As we determined during the stream, Broderbund seems to have adapted this CD-ROM from a series of Williams-Sonoma cookbooks. Their program has 1000 recipes, and befitting the upscale Williams-Sonoma brand, its features blow away all the other cookbooks. The Recipe Finder sorts by ingredients but also course, season, cooking technique, and region. (It may actually be too granular. Looking up Moroccan recipes returns only four options.)

The degree of control is unmatched by any other cookbooks we tried – or any service I can think of, really – and the rest of the program matches that thoroughness. You can quickly look up what equipment you need for each recipe and a glossary of terms explaining tools, techniques, and ingredients. If you wanted to learn about the differences between blue cheeses in 1996, this was the place.

The dish: Gorgonzola and walnut pizza

Picture of a slice of Gorgonzola and walnut pizza

We took a chance with this non-traditional pizza, and it turned out better than we expected. The Gorgonzola cheese was almost overpoweringly salty, though it paired well with the fatty walnuts and oil. (Again, this isn’t “Healthy Cooking.”) The stream chat encouraged us to add more walnuts than we probably should’ve, and in retrospect, it would’ve been wiser to put them under the cheese to stop them from slipping off.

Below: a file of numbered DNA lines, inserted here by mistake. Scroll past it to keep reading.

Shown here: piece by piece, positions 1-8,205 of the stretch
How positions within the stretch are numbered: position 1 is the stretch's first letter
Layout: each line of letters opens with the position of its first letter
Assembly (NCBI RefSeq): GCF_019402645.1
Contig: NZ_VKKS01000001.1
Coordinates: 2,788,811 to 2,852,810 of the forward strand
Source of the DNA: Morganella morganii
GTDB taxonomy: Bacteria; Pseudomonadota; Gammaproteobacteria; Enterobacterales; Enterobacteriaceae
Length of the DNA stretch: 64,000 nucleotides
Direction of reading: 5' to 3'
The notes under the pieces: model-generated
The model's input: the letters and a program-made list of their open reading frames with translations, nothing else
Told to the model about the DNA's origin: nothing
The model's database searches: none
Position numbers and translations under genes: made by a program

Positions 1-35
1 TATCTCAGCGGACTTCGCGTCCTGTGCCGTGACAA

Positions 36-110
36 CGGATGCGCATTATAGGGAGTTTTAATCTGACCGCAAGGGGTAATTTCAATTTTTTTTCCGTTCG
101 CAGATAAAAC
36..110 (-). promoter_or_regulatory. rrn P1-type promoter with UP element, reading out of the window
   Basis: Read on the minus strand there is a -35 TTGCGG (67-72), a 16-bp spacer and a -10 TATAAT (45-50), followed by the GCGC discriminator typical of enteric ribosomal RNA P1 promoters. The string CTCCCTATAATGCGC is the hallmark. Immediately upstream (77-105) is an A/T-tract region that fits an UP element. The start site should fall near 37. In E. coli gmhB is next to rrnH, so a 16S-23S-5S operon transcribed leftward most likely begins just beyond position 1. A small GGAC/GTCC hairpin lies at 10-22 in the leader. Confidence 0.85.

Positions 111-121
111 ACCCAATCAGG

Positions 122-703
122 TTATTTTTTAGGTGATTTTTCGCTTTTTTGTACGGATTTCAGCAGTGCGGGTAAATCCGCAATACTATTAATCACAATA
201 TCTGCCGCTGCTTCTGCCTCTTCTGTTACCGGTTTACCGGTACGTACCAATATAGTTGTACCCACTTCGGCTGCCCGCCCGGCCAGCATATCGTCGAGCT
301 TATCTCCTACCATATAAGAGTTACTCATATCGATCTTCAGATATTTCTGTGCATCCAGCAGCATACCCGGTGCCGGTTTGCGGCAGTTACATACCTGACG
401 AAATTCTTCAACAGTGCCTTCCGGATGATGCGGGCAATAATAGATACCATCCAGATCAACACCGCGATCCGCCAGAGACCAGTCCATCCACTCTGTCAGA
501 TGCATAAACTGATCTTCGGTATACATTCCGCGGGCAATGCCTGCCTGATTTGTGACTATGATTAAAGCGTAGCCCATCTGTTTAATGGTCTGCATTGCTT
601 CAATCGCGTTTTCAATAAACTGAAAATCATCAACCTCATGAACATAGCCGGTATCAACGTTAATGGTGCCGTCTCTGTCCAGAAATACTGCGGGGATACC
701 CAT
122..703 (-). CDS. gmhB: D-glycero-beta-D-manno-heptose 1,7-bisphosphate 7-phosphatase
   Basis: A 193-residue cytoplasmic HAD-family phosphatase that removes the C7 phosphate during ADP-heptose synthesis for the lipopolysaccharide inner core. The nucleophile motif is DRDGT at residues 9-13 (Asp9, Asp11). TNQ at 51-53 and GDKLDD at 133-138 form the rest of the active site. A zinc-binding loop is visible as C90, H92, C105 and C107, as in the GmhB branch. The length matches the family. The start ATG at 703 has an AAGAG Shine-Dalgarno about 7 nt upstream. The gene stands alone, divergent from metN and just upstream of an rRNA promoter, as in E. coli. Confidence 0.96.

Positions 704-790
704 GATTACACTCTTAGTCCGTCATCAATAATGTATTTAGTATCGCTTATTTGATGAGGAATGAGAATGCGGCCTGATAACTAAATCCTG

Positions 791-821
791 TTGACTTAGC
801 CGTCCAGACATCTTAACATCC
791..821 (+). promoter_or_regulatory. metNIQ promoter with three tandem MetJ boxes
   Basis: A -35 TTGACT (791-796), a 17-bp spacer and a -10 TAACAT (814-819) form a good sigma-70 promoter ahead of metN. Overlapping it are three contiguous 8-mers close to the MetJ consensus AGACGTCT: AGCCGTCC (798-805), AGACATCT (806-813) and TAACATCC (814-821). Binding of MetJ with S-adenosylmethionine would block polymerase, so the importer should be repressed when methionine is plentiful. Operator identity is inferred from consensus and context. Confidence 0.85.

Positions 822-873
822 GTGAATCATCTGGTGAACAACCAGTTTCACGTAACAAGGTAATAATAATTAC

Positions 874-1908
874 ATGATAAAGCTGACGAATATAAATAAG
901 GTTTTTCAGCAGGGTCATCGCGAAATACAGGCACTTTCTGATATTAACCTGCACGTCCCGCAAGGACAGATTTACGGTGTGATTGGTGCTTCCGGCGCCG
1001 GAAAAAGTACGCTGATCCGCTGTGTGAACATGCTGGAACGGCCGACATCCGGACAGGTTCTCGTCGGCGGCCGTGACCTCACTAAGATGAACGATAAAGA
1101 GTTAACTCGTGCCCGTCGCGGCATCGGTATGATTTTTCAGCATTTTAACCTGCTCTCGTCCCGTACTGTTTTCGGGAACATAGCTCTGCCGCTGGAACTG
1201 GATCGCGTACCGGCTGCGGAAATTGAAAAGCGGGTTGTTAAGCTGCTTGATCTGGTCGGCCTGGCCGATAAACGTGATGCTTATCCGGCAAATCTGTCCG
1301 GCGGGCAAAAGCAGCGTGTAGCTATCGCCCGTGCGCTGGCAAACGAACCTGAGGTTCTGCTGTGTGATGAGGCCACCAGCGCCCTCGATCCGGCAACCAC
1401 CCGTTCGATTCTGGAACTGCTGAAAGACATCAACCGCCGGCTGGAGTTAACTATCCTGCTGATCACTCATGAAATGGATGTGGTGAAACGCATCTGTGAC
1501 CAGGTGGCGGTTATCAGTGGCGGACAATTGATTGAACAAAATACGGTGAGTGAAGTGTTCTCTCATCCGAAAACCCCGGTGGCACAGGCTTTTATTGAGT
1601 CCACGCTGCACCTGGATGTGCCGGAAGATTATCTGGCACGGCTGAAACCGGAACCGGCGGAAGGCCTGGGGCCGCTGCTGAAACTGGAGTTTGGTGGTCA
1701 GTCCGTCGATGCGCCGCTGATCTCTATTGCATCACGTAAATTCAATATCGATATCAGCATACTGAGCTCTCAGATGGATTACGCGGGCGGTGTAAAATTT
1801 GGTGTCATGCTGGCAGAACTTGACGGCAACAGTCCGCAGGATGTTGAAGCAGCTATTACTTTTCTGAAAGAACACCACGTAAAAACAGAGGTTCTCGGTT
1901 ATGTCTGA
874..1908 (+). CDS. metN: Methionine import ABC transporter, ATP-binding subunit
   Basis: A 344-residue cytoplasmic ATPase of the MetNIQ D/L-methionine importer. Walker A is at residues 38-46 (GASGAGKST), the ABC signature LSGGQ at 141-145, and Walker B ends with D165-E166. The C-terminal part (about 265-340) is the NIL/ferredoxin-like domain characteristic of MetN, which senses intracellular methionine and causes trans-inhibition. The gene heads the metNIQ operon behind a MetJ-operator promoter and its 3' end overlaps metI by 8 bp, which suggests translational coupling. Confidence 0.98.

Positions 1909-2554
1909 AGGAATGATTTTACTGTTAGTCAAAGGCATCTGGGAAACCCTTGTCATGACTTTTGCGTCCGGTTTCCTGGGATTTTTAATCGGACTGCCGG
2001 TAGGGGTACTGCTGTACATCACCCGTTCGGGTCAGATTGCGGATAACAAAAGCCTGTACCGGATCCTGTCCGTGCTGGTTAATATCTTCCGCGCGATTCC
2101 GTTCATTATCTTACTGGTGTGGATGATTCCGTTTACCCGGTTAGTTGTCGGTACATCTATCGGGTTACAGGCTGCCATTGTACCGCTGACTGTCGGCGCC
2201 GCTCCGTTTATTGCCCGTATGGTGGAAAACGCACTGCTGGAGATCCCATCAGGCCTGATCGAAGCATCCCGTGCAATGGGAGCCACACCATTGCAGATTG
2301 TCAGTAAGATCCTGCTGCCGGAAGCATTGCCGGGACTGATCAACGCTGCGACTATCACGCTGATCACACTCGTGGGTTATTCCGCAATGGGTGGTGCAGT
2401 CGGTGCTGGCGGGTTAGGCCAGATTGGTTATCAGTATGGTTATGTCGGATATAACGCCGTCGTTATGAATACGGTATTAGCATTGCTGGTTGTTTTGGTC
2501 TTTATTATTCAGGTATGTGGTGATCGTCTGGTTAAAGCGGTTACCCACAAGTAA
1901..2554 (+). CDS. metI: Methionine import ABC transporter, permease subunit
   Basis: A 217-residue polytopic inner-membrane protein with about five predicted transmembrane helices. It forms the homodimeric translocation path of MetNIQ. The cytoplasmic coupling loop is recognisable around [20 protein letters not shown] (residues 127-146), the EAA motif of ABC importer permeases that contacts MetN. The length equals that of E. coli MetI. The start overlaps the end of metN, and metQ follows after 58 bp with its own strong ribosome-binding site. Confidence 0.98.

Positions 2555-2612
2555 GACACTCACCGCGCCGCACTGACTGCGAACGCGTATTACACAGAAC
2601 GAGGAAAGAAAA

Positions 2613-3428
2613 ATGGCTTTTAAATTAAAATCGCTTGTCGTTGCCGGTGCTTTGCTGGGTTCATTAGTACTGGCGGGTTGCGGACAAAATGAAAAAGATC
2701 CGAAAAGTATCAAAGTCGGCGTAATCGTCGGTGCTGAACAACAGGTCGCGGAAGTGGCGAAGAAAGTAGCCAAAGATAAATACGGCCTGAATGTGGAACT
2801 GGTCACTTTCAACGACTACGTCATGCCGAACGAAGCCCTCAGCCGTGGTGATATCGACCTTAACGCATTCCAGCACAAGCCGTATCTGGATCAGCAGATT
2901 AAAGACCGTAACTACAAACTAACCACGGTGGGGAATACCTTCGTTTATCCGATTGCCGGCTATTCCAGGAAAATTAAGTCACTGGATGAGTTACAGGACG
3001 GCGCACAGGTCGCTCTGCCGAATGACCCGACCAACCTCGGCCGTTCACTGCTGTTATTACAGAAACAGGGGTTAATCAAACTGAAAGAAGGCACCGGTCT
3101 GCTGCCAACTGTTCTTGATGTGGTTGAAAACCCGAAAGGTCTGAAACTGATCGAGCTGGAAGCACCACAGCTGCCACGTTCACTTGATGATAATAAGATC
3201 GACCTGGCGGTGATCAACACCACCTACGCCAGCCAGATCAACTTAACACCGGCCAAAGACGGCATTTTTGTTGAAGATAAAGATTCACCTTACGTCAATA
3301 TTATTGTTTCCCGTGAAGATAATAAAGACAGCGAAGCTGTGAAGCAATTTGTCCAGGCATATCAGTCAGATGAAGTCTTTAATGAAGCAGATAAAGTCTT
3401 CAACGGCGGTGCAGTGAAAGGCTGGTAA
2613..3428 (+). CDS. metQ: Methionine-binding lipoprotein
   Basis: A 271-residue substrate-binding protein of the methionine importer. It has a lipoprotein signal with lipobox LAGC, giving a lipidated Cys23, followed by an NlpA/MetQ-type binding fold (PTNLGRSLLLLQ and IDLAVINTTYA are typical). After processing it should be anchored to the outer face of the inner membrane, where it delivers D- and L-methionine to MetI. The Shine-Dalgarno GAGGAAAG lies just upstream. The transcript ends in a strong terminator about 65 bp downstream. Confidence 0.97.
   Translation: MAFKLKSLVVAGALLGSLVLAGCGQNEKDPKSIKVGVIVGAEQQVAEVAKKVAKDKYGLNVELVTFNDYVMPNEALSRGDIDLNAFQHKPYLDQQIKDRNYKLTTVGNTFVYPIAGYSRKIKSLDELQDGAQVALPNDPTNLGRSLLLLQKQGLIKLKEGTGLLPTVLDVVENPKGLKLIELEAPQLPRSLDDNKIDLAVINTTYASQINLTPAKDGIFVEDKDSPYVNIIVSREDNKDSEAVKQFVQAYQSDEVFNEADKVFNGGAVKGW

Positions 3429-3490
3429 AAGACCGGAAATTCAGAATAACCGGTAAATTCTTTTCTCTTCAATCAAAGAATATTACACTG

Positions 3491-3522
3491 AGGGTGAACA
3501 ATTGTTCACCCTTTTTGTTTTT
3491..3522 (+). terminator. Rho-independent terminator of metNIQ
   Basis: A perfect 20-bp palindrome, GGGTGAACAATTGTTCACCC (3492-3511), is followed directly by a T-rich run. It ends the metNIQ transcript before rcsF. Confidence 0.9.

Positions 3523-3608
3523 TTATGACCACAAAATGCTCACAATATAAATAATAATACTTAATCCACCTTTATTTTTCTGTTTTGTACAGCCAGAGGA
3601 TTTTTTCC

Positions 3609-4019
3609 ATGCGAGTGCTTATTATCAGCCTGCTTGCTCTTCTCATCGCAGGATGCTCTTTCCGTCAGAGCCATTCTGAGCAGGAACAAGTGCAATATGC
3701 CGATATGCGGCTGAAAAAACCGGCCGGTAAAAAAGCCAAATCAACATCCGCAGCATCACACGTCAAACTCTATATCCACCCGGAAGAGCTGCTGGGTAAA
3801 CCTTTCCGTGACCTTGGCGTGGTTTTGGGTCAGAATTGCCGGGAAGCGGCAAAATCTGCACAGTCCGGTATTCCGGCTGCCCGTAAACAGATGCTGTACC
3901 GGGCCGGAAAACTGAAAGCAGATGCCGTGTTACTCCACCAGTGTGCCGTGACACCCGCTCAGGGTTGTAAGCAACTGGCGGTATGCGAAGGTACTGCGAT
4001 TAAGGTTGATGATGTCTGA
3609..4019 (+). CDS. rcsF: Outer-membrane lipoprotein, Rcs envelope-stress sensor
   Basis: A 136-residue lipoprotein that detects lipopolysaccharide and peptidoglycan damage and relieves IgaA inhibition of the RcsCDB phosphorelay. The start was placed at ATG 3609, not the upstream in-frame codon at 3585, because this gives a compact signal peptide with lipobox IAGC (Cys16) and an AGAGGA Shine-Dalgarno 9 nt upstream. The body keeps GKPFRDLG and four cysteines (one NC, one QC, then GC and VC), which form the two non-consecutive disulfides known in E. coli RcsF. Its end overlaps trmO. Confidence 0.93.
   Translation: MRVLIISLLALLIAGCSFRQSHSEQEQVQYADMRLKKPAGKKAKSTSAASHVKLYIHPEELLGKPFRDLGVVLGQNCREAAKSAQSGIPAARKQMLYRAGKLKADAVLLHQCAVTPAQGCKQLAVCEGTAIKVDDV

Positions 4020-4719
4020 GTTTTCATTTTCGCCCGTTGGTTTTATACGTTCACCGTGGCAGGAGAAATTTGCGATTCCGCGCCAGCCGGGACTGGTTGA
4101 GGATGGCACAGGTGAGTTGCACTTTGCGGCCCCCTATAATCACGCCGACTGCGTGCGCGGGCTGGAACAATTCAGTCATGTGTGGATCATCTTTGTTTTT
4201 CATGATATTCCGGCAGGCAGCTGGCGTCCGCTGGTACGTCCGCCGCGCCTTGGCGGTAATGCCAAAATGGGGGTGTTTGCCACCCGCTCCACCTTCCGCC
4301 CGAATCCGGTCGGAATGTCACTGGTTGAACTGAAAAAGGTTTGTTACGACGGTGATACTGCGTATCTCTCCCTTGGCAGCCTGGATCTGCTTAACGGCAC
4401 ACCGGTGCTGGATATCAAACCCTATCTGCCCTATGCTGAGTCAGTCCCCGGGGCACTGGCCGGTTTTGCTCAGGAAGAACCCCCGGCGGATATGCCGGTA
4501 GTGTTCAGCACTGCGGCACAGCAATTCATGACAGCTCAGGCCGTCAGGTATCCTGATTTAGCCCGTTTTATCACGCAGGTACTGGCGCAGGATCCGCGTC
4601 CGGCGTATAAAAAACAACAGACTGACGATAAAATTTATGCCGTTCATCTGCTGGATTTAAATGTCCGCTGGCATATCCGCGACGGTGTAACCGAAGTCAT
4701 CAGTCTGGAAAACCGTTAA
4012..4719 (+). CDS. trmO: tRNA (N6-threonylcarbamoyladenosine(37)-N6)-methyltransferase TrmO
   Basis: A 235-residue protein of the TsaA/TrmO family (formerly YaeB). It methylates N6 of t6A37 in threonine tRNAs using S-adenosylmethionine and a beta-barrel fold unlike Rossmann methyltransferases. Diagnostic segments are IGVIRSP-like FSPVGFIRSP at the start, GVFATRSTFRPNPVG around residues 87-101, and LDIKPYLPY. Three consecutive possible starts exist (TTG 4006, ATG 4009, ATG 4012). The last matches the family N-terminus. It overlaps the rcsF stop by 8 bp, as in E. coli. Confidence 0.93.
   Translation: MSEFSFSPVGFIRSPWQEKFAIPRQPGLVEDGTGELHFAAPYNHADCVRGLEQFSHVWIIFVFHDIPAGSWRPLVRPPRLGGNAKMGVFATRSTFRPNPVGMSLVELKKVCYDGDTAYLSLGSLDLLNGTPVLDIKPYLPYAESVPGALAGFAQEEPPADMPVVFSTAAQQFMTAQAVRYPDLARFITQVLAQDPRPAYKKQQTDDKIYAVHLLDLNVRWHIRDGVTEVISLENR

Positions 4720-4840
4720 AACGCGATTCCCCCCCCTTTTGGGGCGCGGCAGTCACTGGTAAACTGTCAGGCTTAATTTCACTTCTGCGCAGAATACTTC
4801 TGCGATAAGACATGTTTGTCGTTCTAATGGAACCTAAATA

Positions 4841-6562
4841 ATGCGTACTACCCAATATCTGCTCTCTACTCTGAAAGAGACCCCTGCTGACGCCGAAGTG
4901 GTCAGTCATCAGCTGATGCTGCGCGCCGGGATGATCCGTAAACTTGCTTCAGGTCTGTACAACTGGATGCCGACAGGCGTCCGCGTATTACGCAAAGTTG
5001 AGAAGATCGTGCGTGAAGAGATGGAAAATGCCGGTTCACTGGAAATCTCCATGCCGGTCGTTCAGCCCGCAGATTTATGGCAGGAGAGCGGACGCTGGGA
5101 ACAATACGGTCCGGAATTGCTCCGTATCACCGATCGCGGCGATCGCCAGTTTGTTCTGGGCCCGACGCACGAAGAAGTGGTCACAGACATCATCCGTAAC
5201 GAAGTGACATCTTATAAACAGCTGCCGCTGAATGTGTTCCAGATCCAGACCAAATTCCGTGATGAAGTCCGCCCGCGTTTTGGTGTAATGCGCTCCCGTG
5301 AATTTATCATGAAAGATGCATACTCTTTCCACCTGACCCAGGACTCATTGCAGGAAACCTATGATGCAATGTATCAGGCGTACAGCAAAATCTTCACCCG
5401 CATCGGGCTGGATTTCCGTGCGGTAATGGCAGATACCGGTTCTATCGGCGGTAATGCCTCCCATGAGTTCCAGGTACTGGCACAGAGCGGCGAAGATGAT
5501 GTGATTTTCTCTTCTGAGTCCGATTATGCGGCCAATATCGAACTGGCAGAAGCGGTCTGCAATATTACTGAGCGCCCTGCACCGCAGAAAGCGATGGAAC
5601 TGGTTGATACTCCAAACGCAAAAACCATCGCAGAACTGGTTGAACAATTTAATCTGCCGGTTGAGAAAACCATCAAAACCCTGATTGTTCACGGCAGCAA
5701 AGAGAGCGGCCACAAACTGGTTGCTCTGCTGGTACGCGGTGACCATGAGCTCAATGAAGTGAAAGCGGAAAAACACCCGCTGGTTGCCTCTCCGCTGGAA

Dessert: MasterCook Cooking Light

Screenshot from MasterCook Cooking Light

MasterCook represents the other end of the digital cookbook spectrum from Cooking with Dom DeLuise. It’s a recipe database manager designed to hold thousands of recipes. Although it has tutorial videos and (small, too dark) pictures for select meals, the MasterCook series lacks the intimacy or personality of the previous programs. It compensates with sheer volume.

This edition of MasterCook compiles years of recipes from Cooking Light, a healthy eating magazine. It is truly a behemoth. The search options behave closer to a library catalog search than the Williams-Sonoma filtering – powerful for navigating a giant collection if unfriendly for a quick meal.

The program seems intended as a halfway point between a physical cookbook and an all-digital experience. One mode presents the recipes as a gigantic, skeumorphic 2000-page cookbook to flip through page-by-page and bookmark with paper clips. Two decades removed, the presentation is cute but no longer a vital set of training wheels for figuring out how MasterCook works.

(As a bit of trivia, MasterCook was released by Sierra, the same game publisher famous for King’s Quest and other adventure titles. This was one of their first steps in developing the short-lived Sierra Home brand, which included tools like Sierra Streets, Sierra Home Architect, and the Print Artist series purchased from Maxis. The stream chat had fun coming up with Sierra food puns; the winner was definitely The Yeast Within.)

The dish: Orange-pistachio baklava

Picture of a piece of orange-pistachio baklava

Holy shit, this was rich. The orange sauce to top the baklava required almost a full cup of honey, and the baklava itself had ⅓ cup sugar between the layers. The recipe substituted butter-flavored cooking spray for butter between the layers to justify it as a light recipe, but I may have taken a week off my life eating the leftovers. Our standards for what constitutes light cooking have probably changed since this CD-ROM was published. Regardless, we strongly recommend this for every meal of the day.